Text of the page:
"Going Alone: Womens Adventures in the Wild," edited by Susan Fox Rogers
Going Alone: Women's Adventures in the wild
Edited by Susan Fox Rogers
Gone, thank goodness, are the days when girls were expected to fear bugs and avoid skinning their knees. The relationship between women and wilderness has inspired a modern movement combining introspection and action. Many outdoorswomen have found that the solitude of wild places offer treasures and challenges well worth writing about.
One writer who focuses on the topic is Susan Fox Rogers, who teaches at Bard College in upstate New York. She has edited several anthologies featuring women's writings about wilderness and outdoor adventures. Her latest, "Going Alone," is a standalone sequel to the successful "Solo: On Her Own Adventure," published in 1996.
The new book features essays by 20 women.
When the topic is wilderness, Alaska looms large. Three of the authors are Alaskans, two more are former residents and a sixth describes traveling in Southeast. Others cite Alaska role models such as Mardy Murie and Celia Hunter as inspirations.
"In Alaska, we live surrounded by natural forces sometimes dangerous, but never malevolent that keep us humble in our lives," writes Nancy Allyn Cook, who lives in McCarthy and studied writing at the University of Alaska Fairbanks.
The women describe ventures ranging from a little girl's first attempt to spend a night alone in the woods behind her house to mature women grappling with time's toll on their physical abilities.
Anchorage's Marybeth Holleman says, "As I've turned older I've become more interested in being strong than in looking good. Not that I ever spent much time trying to look attractive I never caught on to the routines of wearing makeup or fixing my hair or even keeping up with fashion. The idea of being strong, however, has been gaining momentum. On a run last summer, I was suddenly aware of my beating heart."
From Nepal to New England, these writers hike, bike, row, paddle, climb, ski, fish and even crawl through a subterranean cavern.
Elsewhere, outdoor stories often emphasize close calls and adrenaline-pumping surprises. Perhaps reflecting their so-called gentler gender, these authors only serve up one near-death experience among them. Instead, they emphasize that women carry into the wild mental baggage in addition to the weight in their packs. They talk about fears and expectations, as when former-Alaskan Gretchen Legler writes about hiking in Antarctica:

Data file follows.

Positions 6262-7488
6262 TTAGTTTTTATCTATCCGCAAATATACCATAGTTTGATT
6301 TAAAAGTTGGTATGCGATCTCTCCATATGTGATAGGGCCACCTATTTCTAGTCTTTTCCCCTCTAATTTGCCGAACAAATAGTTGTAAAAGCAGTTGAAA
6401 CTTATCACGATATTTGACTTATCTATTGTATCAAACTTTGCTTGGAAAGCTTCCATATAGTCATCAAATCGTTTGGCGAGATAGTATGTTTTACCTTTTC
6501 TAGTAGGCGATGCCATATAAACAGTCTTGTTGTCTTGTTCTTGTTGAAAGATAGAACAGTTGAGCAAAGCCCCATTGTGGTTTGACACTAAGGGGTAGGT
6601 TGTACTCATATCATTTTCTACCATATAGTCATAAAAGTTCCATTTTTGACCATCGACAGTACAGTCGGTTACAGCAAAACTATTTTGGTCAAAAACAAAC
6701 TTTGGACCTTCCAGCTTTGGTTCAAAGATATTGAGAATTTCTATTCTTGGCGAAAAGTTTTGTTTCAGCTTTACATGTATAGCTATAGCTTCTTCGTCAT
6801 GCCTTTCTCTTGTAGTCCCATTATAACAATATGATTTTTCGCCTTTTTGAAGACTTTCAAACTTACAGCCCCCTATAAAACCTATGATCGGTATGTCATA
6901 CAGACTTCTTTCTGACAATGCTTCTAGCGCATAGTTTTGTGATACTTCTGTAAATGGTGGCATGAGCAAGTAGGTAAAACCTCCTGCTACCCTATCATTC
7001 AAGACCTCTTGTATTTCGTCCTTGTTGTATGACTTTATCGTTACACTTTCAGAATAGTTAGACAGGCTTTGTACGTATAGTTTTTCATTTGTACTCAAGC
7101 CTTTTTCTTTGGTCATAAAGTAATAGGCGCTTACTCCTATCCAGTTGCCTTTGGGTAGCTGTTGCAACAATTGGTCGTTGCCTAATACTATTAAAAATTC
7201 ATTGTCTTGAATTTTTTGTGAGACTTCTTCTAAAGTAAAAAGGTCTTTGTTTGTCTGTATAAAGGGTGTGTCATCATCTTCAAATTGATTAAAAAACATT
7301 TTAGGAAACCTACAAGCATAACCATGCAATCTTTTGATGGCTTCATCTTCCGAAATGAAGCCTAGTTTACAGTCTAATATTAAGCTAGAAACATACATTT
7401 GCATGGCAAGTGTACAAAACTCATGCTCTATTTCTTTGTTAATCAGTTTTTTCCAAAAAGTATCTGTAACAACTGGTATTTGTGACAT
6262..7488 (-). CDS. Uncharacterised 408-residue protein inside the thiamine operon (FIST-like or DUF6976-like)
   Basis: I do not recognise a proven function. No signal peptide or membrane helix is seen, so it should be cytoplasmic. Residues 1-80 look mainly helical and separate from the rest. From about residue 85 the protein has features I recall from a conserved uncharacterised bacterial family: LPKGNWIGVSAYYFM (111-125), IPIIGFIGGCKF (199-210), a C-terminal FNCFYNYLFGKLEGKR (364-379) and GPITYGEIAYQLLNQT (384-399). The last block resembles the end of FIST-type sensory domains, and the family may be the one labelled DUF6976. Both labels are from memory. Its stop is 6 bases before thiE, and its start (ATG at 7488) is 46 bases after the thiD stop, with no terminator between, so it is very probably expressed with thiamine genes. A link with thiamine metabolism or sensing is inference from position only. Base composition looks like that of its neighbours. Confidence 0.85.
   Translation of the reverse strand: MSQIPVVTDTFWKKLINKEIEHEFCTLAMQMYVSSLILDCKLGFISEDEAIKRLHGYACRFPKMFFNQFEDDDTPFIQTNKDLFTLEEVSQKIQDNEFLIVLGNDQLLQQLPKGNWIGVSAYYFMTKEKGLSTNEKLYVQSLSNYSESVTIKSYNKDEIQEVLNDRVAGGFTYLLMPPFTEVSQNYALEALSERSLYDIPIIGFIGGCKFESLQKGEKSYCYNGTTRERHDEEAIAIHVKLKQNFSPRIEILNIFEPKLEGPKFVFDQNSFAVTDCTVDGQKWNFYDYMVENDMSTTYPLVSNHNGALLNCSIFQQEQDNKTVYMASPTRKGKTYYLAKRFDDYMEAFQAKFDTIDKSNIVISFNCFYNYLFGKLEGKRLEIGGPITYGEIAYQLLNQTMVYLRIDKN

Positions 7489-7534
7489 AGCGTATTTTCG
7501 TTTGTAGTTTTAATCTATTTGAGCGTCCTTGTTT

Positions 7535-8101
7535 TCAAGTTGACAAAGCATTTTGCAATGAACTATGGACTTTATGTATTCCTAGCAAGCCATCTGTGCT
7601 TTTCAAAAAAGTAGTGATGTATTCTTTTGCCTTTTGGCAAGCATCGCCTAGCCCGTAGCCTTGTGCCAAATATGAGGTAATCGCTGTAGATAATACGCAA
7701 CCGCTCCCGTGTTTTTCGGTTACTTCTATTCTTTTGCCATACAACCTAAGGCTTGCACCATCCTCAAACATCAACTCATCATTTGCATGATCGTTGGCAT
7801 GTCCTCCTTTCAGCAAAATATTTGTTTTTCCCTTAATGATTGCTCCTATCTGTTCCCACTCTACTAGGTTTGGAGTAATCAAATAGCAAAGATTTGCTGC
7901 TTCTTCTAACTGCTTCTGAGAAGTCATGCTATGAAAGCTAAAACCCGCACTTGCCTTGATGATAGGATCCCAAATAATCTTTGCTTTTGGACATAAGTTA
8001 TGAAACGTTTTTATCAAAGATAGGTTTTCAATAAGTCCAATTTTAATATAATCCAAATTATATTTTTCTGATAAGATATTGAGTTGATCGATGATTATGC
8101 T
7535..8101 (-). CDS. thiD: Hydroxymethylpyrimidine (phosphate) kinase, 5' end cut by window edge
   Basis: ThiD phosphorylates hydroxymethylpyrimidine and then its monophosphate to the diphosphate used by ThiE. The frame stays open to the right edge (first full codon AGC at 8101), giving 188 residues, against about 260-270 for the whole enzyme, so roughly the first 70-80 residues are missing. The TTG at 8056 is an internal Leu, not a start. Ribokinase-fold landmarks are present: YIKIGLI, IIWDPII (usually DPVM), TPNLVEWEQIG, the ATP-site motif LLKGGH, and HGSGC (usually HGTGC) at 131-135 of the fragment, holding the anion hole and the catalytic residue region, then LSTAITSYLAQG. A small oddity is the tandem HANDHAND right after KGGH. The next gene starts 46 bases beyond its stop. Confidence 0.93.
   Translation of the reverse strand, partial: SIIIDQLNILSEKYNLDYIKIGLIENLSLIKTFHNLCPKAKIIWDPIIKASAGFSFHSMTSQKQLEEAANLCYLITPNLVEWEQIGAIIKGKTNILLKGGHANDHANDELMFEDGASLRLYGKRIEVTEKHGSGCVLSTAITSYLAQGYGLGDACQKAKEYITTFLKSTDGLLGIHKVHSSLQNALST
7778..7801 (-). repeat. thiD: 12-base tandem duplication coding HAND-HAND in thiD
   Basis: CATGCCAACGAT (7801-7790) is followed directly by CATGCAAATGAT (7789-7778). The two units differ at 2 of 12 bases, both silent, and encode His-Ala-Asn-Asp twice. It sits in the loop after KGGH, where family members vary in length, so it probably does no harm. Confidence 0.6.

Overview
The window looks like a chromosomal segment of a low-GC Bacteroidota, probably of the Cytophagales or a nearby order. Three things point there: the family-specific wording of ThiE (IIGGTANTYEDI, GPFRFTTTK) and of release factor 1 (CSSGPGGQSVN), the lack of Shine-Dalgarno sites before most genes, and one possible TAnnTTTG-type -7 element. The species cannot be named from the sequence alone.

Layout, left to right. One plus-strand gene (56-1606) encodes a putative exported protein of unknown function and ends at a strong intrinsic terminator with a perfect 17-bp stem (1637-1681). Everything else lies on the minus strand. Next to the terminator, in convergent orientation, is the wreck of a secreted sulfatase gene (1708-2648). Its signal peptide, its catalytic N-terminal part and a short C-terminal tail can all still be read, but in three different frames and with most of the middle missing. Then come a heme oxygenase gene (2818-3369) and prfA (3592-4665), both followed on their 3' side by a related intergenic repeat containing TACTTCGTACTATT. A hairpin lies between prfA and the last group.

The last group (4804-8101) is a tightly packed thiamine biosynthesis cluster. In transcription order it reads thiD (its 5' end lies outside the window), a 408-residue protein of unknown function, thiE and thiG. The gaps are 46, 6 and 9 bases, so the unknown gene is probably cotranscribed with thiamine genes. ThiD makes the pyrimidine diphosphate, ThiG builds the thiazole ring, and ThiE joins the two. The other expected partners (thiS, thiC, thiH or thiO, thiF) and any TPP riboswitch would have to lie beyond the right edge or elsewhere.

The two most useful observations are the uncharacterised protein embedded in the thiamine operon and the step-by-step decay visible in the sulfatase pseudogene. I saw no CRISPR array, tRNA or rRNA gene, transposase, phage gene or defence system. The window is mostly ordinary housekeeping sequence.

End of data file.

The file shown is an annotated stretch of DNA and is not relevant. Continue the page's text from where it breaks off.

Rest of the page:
"Perhaps I wanted to come face to face with myself and see what I saw; see what the landscape of ice and stone could reveal to me about who I was, what earth I stood upon, what made me, and what fixed me to the places, people and ideas I held most dear. A more profound adventure I could never imagine."
This introspection in no way diminishes the sheer physicality of their experiences. These are women who are not afraid to sweat, curse, hunger and venture beyond conventional safety. Yet they mingle their discomforts with philosophy and even humor, as when Sherry Simpson sets off on a hike near Fairbanks:
"Mosquitoes hummed in a thick fog at the trail head. I grunted as I struggled into the pack and buckled myself to it. Scott attached a tinny bell to Jenny's collar, not to alert bears but to help me keep track of her. He sprayed me front and back with bug dope. He photographed us standing by the sign that said 'Circle-Fairbanks Historical Trail,' and the traitorous part of my brain wondered if that would be the picture they'd put in the paper once the search started."
Besides the urge to heed the call of the wild, the featured women share a gift for storytelling. Their writing is taut and thoughtful, with every entry a well penned page-turner.
One drawback is that although the women describe diverse experiences, they seem to be on the same wavelength. They go into the wilderness willingly, carry journals and can afford good equipment. In the mind's eye, they seem a sisterhood of white, middle-class, highly educated environmentalists.
Only one diverges from the flowing journalistic style that dominates contemporary creative nonfiction. Annie Getchell, who writes about kayaking up the Inside Passage, pushes her prose toward poetry:
"Each person I talk with turns out to be Tlingit; our conversations seem loaded with odd portent, but I don't know why," she writes. "I take messages from their tongues like shells and pocket them for later examination. I sense their clannish connectedness to the landscape and am vaguely envious and slightly embarrassed: Still burning for my own place I tiptoe into theirs like a timorous houseguest."
Despite that limitation, "Going Alone" has a lot to offer. It hones in on the reasons people, and especially women, seek solitude and wilderness. With elegance and eloquence, its writers describe setting aside egotism, distraction and stress to reconnect with their senses, the real world and the divine.
It is a perfect read to inspire Alaska women to plan for the outdoor seasons ahead.
Shana Loshbaugh is a writer and former Clarion reporter who now lives near Fairbanks.
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